Thursday, December 15, 2011


In the beginning was the Word, and the Word was with God, and the Word was God. He was with God in the beginning. Through him all things were made; without him nothing was made that has been made. In him was life, and that life was the light of men. The light shines in the darkness, but the darkness has not understood it.
The Word became flesh and made his dwelling among us. We have seen his glory, the glory of the One and Only, who came from the Father, full of grace and truth.
John 1:1-5, 14 (NIV)

                The birth of Jesus is an amazing story. It is filled with mystery, surprise, romance and intrigue. Matthew and Luke tell us about Mary’s dilemma and the courage it took for her to trust God. They introduce us to Joseph, the shepherds, the Magi and King Herod.  They establish Jesus’ place on the timeline of human history. Together they weave the Christmas story that millions know and love.
                John gives us a very different picture of Christmas. He doesn’t begin his story in Nazareth or in Bethlehem. He begins his story before the creation of the world. Before there was a carpenter shop in Nazareth or a stable in Bethlehem or a throne in Jerusalem Jesus was. All that we know to be real came into being through the power of “The Word”. It was Jesus who gave form to our world. It was Jesus who breathed life into our world. And it was Jesus who invaded our world.
                One of the most powerful passages in the Bible is John 1:14. “The Word became flesh and made his dwelling among us.” The creator of all that there is became a part of his creation. The all-powerful God choose to become frail and vulnerable. The all-knowing God chose to discover the world through the five senses of a baby boy. The unlimited God chose to confine his glory to a single point on the map.
                Paul tries to put things in perspective for us in Philippians 2:5-8. Your attitude should be the same as that of Christ Jesus: Who, being in very nature God, did not consider equality with God something to be grasped, but made himself nothing, taking the very nature of a servant, being made in human likeness. And being found in appearance as a man, he humbled himself and became obedient to death-- even death on a cross! In Colossians Paul tells us that all the fullness of God was wrapped up in the flesh and blood person of Jesus.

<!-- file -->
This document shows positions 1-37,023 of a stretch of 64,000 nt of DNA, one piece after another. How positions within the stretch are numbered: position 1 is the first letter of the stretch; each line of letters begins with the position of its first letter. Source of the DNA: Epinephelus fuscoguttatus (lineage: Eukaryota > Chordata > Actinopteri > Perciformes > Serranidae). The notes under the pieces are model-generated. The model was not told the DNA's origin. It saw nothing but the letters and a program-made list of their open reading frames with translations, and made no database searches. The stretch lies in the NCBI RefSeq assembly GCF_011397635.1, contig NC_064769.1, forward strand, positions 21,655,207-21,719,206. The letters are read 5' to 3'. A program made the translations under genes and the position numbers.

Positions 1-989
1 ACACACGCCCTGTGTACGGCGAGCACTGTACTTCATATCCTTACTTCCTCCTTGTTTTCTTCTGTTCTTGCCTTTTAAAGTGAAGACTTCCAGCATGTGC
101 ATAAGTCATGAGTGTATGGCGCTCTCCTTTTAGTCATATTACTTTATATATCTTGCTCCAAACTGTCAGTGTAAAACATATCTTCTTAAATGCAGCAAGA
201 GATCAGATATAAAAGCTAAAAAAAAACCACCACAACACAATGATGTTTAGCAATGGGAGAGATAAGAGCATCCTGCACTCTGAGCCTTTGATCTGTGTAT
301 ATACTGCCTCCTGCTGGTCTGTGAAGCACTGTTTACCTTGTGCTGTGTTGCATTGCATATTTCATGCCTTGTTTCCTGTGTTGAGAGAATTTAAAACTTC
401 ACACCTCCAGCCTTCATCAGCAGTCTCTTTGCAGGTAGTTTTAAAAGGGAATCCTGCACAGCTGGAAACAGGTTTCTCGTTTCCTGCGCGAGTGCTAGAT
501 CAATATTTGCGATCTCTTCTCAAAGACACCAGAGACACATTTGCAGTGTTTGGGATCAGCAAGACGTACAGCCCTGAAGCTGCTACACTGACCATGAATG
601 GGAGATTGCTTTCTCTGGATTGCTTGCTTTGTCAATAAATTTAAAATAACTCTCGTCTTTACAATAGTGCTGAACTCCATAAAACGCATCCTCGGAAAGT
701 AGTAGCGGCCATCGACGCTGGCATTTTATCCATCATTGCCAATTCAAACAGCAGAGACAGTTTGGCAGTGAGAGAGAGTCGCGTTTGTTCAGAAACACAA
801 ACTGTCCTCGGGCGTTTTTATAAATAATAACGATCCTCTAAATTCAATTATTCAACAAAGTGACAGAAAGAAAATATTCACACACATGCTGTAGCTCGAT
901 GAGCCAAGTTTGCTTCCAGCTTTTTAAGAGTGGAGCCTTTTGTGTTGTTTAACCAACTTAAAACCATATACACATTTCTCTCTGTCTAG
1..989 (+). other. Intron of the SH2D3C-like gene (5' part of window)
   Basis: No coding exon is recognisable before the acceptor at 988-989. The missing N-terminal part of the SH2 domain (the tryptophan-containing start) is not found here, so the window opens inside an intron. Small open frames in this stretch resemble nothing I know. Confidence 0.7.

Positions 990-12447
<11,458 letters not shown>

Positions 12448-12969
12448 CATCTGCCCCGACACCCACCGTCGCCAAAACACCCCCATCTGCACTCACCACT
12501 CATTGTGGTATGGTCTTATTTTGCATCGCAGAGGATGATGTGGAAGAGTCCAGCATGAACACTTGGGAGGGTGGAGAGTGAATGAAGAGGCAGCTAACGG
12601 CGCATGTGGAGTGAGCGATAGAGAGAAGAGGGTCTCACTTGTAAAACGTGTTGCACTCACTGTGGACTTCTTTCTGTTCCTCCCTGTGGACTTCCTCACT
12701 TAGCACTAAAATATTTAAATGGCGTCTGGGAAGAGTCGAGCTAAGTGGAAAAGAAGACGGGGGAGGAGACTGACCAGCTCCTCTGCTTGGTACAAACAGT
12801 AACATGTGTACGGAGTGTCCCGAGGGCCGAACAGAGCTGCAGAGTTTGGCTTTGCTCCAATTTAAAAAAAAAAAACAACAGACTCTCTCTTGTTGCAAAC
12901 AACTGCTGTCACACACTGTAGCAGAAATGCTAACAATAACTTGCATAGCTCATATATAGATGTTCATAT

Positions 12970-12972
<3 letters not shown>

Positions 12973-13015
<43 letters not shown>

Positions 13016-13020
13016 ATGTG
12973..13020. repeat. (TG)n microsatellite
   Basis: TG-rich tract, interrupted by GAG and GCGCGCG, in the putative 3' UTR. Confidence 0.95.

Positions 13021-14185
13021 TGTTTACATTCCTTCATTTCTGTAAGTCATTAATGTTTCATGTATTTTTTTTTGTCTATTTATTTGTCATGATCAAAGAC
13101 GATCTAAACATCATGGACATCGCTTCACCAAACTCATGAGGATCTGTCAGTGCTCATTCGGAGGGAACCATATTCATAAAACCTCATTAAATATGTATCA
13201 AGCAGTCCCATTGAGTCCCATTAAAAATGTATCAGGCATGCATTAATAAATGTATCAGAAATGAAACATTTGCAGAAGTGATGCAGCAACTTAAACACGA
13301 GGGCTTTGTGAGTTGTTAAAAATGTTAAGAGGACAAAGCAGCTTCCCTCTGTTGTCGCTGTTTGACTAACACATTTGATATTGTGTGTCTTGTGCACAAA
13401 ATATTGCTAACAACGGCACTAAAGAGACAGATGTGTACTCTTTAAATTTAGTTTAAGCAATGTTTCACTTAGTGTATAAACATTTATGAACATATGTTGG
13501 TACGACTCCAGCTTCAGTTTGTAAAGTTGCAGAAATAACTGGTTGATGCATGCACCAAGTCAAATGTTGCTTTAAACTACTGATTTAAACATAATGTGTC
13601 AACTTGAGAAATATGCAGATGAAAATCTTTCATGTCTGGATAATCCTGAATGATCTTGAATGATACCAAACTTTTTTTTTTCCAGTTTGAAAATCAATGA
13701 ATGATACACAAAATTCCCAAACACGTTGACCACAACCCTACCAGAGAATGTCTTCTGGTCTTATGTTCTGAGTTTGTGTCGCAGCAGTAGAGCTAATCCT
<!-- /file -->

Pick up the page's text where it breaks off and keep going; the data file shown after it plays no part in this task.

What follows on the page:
So let us go back to Bethlehem. A scared young girl endures the painful process of giving birth to her first-born child. She doesn’t get to do this in the pristine surroundings of a clean hospital room. No, she must face this experience in a crude stable. Her only attendant is a rough carpenter who was probably more scared than she was. Sometime during the night the natural process took its course. She cleaned up the baby as best as she could and wrapped him tightly in clothes. Then she held him in her arms. How small he looked; how fragile. Little did she know that she held an armful of eternity. The one who created the universe was lying in her lap. The one who breathed life into our world would draw life from her. The Word became flesh.
                I stand in awe of the miracle of Christmas. Of all of the ways God could have chosen to redeem this fallen world, he chose to send Jesus as a baby. Rather than breaking into our world in a moment of power and glory he chose the slow process of a child growing stronger day by day, year by year, until the time was just right. But when the time had fully come, God sent his Son, born of a woman, born under law, to redeem those under law, that we might receive the full rights of sons. [Galatians 4:4-5 (NIV)]

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